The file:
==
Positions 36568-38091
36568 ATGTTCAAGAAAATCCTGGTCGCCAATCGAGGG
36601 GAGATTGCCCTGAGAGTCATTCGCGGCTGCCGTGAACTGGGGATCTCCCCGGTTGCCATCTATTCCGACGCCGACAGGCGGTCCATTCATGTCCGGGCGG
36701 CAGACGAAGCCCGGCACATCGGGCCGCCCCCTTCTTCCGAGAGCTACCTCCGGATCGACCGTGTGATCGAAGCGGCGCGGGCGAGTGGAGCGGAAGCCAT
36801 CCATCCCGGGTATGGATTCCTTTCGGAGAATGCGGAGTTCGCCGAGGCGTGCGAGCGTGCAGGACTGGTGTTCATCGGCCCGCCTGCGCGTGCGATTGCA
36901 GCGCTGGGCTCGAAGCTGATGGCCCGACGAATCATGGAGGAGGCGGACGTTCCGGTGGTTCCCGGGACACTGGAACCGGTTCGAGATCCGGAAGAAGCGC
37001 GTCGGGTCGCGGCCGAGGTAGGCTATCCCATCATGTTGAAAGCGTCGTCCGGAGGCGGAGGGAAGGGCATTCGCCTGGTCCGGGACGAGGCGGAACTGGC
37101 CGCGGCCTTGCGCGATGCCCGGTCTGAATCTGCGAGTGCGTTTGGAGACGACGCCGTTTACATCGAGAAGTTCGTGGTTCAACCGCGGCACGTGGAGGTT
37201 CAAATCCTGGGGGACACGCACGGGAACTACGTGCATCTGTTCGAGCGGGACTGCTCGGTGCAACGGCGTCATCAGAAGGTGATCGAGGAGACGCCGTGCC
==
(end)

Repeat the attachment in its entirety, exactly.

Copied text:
Positions 36568-38091
36568 ATGTTCAAGAAAATCCTGGTCGCCAATCGAGGG
36601 GAGATTGCCCTGAGAGTCATTCGCGGCTGCCGTGAACTGGGGATCTCCCCGGTTGCCATCTATTCCGACGCCGACAGGCGGTCCATTCATGTCCGGGCGG
36701 CAGACGAAGCCCGGCACATCGGGCCGCCCCCTTCTTCCGAGAGCTACCTCCGGATCGACCGTGTGATCGAAGCGGCGCGGGCGAGTGGAGCGGAAGCCAT
36801 CCATCCCGGGTATGGATTCCTTTCGGAGAATGCGGAGTTCGCCGAGGCGTGCGAGCGTGCAGGACTGGTGTTCATCGGCCCGCCTGCGCGTGCGATTGCA
36901 GCGCTGGGCTCGAAGCTGATGGCCCGACGAATCATGGAGGAGGCGGACGTTCCGGTGGTTCCCGGGACACTGGAACCGGTTCGAGATCCGGAAGAAGCGC
37001 GTCGGGTCGCGGCCGAGGTAGGCTATCCCATCATGTTGAAAGCGTCGTCCGGAGGCGGAGGGAAGGGCATTCGCCTGGTCCGGGACGAGGCGGAACTGGC
37101 CGCGGCCTTGCGCGATGCCCGGTCTGAATCTGCGAGTGCGTTTGGAGACGACGCCGTTTACATCGAGAAGTTCGTGGTTCAACCGCGGCACGTGGAGGTT
37201 CAAATCCTGGGGGACACGCACGGGAACTACGTGCATCTGTTCGAGCGGGACTGCTCGGTGCAACGGCGTCATCAGAAGGTGATCGAGGAGACGCCGTGCC